This news release is available in Spanish.
The system, presented at Gregorio Maran Hospital, permits real-time interaction with the body of the patient (with its different tissues and cancer) as well as the radiotherapy applicator used to radiate the area affected by the tumor. This innovation will be used in the surgery of cancers treated with intraoperative radiotherapy in the hope of achieving greater precision in the radiation of potentially cancerous tissues after the removal of the tumor.
The installation of this new equipment has entailed a complete remodeling of the operating room. The new room, reinforced for this type of procedure, incorporates high-definition screens of high diagnostic quality to visualize the image of the patient in 3-D, three video monitoring cameras and a group of eight infrared cameras for real-time navigation placed in the area of the surgery that enables the surgeon to capture the movement of objects throughout the entire procedure. This technology shares the same principles of movement capture that are used in cinema and in video games to transfer the movement of actors to animated characters.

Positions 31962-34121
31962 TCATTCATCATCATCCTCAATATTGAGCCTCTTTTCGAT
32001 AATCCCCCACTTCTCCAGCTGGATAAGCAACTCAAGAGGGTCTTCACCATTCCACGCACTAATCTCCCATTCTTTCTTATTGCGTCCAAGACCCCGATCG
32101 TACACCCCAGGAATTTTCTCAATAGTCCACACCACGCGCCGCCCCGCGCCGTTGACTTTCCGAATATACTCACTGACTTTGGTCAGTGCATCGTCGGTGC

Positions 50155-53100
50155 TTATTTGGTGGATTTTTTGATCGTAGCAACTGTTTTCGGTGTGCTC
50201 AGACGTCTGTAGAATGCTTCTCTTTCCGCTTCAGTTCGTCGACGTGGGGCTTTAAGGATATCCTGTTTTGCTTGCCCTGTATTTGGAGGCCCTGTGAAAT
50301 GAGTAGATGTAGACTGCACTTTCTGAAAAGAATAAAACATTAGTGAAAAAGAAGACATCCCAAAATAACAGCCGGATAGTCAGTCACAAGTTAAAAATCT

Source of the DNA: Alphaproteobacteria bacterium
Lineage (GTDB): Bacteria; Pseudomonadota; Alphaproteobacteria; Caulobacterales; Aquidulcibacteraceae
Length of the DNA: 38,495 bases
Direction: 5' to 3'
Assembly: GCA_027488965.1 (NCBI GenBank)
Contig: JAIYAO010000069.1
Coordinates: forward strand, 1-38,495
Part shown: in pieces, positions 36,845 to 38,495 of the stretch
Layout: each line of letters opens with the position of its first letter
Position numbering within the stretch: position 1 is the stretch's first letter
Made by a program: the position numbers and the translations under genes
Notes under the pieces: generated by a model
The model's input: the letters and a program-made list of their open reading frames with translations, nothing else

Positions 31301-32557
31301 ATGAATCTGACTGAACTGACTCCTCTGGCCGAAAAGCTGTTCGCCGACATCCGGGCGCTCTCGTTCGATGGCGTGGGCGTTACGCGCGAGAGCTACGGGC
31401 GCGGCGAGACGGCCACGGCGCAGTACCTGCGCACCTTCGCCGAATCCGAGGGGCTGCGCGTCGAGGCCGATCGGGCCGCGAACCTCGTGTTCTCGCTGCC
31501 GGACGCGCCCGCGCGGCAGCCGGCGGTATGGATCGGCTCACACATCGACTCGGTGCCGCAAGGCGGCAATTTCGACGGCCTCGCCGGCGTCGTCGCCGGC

Medical personnel will have a 3-D representation of the patient and the applicator that conducts the radiation so that it can be guided into the patient via the high-definition screens of the operating room. On this representation, reconstructed from a previous scan, the placement of the applicator over the tumor bed is observed so that only tissues with cancerous residue or risk predetermined in each patient are radiated. Moreover, the area, the depth and the dose that any tissue (like skin, bone, muscle, intestines or bladder) will receive can be predetermined and adjusted on-site and healthy tissues can be checked for any additional risk.'/>"/>
|Contact: Ana Herrera|
Carlos III University of Madrid